Thursday, November 13, 2008
Before I knew it, a cement truck was coming up the hill and the pouring began. Today they removed the forms from the hardened concrete, cleaned up, and put a coat of masonry sealer on the finished work.
Fritz had envisioned, a zig-zag approach to the front of the house that would have visitors facing different parts of it as they walked up the rise, eventually confronting the facade of the great room head-on before turning to the right and arriving at the front door. I'd always liked the idea but when I stood downhill of the house and completed walks this morning, I loved the dynamic angles of the walk against the more serene geometry of the building.
Pouring the walks was the last job for which we needed a sub-contractor. All major construction is now completed! With the spring will come another flurry of exterior landscaping and garden activity.
The west side of the house with one of the two new firewood racks I built from sub-contractor leavings. The base is a stone delivery pallet; the sides are pressure-treated 2x stock, scrap from the construction of the bridge that spans from the rear of the house to the cliff. A bit of the shed can be seen down the hill.
Another strong indication of the new way our arts are being produced and experienced, edited from the New York Times:
The Music Is Classical, and the Bar Is Busy
By ANTHONY TOMMASINI
Published: October 30, 2008
In some ways, it was a familiar New York scene: a crowd of people, mostly young, seated at tables in a no-frills, black-walled Greenwich Village music club on Wednesday night, sipping drinks and listening to a group playing its first set.
What was different was the music: the complete works for string quartet by the intensely complex modernist composer Iannis Xenakis (1922-2001), performed by the adventurous Jack Quartet. I never expected to hear these seldom-played pieces at a club on Bleecker Street.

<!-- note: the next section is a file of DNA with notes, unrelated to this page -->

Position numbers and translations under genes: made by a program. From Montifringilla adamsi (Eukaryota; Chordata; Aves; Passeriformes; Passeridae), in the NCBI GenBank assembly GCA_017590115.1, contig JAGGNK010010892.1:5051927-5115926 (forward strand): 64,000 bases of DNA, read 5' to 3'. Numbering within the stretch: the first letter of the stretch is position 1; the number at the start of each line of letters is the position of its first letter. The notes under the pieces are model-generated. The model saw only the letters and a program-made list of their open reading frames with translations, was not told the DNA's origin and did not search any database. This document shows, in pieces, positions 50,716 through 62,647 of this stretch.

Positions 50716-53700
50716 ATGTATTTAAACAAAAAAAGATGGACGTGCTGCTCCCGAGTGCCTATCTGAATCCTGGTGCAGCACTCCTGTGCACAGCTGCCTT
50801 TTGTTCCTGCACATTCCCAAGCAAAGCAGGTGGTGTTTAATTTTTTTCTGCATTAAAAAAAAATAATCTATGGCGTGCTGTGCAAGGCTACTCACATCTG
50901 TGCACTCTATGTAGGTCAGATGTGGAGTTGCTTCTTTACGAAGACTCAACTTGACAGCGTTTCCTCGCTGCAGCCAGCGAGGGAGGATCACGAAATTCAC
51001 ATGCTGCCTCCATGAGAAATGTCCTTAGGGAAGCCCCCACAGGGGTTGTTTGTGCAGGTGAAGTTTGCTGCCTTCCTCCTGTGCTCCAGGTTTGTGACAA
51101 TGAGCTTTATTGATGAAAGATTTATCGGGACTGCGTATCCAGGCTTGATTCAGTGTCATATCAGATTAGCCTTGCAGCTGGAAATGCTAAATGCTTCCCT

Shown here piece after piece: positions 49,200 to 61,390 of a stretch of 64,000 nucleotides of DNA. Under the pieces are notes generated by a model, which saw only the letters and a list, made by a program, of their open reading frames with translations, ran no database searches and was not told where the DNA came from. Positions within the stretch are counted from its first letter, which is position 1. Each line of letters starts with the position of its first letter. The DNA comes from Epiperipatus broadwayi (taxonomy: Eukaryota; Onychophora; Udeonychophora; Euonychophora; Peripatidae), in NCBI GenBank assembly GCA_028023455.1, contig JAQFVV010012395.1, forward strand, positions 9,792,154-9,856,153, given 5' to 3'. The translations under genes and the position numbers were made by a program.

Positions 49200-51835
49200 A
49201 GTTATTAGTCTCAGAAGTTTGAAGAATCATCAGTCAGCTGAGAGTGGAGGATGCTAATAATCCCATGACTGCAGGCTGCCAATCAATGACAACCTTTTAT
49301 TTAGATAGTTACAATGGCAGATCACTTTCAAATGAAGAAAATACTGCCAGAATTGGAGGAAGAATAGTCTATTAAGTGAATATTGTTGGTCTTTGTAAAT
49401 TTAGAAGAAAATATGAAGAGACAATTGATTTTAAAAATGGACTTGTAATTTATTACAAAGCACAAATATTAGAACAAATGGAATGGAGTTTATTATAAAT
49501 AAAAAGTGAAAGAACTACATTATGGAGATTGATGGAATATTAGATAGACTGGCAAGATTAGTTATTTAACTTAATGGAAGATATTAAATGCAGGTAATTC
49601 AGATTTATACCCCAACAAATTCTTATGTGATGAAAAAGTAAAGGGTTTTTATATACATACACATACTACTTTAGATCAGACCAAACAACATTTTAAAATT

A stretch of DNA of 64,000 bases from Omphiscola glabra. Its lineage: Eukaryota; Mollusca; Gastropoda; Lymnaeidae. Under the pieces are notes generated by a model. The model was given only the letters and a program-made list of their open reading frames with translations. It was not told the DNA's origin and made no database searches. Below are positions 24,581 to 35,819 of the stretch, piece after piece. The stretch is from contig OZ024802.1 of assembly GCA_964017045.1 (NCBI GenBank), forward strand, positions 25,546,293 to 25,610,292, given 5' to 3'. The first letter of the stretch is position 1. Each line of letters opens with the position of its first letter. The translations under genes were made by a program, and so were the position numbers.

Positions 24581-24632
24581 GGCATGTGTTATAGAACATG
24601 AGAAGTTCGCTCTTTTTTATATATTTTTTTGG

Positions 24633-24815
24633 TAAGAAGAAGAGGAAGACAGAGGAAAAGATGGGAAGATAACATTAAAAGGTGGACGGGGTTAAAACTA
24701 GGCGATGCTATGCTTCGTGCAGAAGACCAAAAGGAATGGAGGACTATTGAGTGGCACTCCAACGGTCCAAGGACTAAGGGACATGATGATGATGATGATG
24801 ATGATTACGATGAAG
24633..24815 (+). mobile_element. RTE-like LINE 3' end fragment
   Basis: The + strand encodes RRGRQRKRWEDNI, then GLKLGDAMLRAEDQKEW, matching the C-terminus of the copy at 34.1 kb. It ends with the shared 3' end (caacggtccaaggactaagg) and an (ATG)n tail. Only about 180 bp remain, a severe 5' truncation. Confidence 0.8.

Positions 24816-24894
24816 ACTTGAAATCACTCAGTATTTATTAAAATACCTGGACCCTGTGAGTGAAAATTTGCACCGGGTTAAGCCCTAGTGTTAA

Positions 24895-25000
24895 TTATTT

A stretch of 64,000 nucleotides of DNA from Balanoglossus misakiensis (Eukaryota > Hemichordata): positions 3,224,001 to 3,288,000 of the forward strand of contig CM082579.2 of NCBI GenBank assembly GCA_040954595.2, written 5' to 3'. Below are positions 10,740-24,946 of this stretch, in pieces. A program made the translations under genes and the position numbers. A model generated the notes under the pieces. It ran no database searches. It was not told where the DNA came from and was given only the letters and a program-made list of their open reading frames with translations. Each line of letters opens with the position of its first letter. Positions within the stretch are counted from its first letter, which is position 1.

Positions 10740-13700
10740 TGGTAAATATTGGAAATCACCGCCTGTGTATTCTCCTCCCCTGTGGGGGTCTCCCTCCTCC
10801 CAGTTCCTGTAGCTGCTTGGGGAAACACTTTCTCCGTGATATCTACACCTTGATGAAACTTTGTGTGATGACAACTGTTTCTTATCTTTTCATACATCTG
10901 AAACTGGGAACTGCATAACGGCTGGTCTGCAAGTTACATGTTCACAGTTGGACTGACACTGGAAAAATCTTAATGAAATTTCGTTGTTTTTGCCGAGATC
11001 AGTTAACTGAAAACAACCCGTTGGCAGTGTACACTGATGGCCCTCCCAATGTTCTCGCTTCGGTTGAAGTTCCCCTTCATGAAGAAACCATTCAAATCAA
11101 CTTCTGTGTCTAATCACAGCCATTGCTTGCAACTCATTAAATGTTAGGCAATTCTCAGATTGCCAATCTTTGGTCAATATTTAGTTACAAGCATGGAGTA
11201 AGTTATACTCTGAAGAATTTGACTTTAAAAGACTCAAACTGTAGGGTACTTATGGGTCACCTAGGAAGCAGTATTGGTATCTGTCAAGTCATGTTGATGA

That club is Le Poisson Rouge, which opened this summer on the site of the former Village Gate. It was founded by two musicians in their late 20s, Justin Kantor and David Handler, who met as students at the Manhattan School of Music. Exasperated with the straitlaced protocols of concertgoing, Mr. Kantor and Mr. Handler decided to open a club that would present an eclectic mix of programming, not just old and new works from the classical music tradition, but rock, jazz, world music and anything else that might entice people, especially young people, who are curious about out-there music and care little about labels. The club’s motto is “Serving Art & Alcohol.”
Le Poisson Rouge is following an essential programming principle: architecture is everything. If challenging music is presented in an inviting and informal space, the theory goes, then open-minded young audiences will show up, whether the music is Bach, Ligeti or the stylistically eclectic singer-songwriter Corey Dargel, who performed the second show on Wednesday night.
Clearly, what mattered to the musicians and audience at Le Poisson Rouge were the visceral energy, weird sound effects, raucous busyness, sometimes pensive beauty and often sheer craziness that, on the surface, can be found in Xenakis’s pieces for string quartet.
I’ll be back to hear more music, and to try the dessert I passed on this time: warm chocolate cookies with a White Russian for dipping.
Today's pictures from the trip take us from the southern to the northern European part of the vacation.